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Creators/Authors contains: "Buck-Koehntop, Bethany A."

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  1. Free, publicly-accessible full text available May 9, 2023
  2. DNA methylation is a prevalent epigenetic modification involved in regulating a number of essential cellular processes, including genomic accessibility and transcriptional outcomes. As such, aberrant alterations in global DNA methylation patterns have been associated with a growing number of disease conditions. Nevertheless, the full mechanisms by which DNA methylation information is interpreted and translated into genomic responses is not yet fully understood. Methyl-CpG binding proteins (MBPs) function as important mediators of this essential process by selectively reading DNA methylation signals and translating this information into down-stream cellular outcomes. The Cys2His2 zinc finger scaffold is one of the most abundant DNA binding motifs found within human transcription factors, yet only a few zinc finger containing proteins capable of conferring selectivity for mCpG over CpG sites have been characterized. This review summarizes our current structural understanding for the mechanisms by which the zinc finger MBPs evaluated to date read this essential epigenetic mark. Further, some of the biological implications for mCpG readout elicited by this family of MBPs are discussed.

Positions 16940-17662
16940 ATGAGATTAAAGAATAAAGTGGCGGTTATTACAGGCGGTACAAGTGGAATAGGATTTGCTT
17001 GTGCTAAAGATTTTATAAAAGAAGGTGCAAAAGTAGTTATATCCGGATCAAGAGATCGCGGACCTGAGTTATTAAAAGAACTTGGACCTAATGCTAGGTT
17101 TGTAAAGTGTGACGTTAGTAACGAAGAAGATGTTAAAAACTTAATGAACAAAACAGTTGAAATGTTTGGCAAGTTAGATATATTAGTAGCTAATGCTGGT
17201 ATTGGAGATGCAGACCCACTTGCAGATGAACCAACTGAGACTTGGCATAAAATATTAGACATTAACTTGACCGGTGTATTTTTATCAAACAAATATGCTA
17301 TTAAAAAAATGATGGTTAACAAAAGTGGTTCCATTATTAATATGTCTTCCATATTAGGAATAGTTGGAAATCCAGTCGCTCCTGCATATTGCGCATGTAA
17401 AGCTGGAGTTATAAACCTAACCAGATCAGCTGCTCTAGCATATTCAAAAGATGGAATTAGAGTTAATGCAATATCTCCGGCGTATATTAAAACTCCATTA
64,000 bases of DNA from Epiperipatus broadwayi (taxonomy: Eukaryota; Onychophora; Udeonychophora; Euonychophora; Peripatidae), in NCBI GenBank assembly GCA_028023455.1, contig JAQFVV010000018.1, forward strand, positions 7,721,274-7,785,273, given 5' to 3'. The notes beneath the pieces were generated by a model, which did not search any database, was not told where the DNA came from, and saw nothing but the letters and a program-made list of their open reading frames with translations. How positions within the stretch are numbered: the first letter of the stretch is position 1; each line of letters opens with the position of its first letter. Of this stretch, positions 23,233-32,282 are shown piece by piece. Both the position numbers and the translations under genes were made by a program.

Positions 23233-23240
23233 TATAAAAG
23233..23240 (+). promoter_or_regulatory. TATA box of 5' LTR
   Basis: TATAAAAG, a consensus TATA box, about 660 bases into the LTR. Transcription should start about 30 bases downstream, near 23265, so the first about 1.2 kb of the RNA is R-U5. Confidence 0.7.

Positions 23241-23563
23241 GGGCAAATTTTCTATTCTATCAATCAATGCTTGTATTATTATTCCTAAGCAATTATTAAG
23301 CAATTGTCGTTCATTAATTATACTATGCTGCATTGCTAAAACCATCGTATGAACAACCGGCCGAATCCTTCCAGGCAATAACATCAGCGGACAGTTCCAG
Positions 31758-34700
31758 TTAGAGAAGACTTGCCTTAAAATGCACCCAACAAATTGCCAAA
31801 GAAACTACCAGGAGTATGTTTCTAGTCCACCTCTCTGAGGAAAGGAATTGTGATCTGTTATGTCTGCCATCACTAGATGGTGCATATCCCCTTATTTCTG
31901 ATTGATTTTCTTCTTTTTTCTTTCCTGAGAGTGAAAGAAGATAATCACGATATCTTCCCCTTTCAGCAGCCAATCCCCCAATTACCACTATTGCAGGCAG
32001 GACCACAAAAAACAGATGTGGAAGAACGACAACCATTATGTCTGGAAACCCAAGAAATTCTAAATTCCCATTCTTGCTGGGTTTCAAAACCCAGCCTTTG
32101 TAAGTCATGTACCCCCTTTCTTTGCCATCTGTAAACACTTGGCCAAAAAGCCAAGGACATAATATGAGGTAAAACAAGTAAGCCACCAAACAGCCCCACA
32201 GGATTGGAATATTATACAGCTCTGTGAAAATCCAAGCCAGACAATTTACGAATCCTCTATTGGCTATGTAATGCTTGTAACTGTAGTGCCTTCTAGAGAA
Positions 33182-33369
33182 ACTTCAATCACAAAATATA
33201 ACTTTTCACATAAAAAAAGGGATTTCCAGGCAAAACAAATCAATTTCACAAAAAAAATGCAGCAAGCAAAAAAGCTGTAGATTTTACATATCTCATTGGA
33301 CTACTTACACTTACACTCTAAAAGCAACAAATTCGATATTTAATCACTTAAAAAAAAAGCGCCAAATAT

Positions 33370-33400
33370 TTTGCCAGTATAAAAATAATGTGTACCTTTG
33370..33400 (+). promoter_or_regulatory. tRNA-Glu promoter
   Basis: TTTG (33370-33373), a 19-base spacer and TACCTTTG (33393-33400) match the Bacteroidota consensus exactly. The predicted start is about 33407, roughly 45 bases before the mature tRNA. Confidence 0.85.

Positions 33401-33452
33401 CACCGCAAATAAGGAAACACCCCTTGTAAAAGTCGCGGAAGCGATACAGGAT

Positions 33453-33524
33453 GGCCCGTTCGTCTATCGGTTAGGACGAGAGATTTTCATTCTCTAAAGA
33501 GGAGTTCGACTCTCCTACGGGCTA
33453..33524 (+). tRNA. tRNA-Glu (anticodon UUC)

3. The histone demethylase KDM5A erases histone H3 lysine 4 methylation, which is involved in transcription and DNA damage responses (DDRs). While DDR functions of KDM5A have been identified, how KDM5A recognizes DNA lesion sites within chromatin is unknown. Here, we identify two factors that act upstream of KDM5A to promote its association with DNA damage sites. We have identified a noncanonical poly(ADP-ribose) (PAR)–binding region unique to KDM5A. Loss of the PAR-binding region or treatment with PAR polymerase (PARP) inhibitors (PARPi’s) blocks KDM5A–PAR interactions and DNA repair functions of KDM5A. The histone variant macroH2A1.2 is also specifically required for KDM5A recruitment and function at DNA damage sites, including homology-directed repair of DNA double-strand breaks and repression of transcription at DNA breaks. Overall, this work reveals the importance of PAR binding and macroH2A1.2 in KDM5A recognition of DNA lesion sites that drive transcriptional and repair activities at DNA breaks within chromatin that are essential for maintaining genome integrity.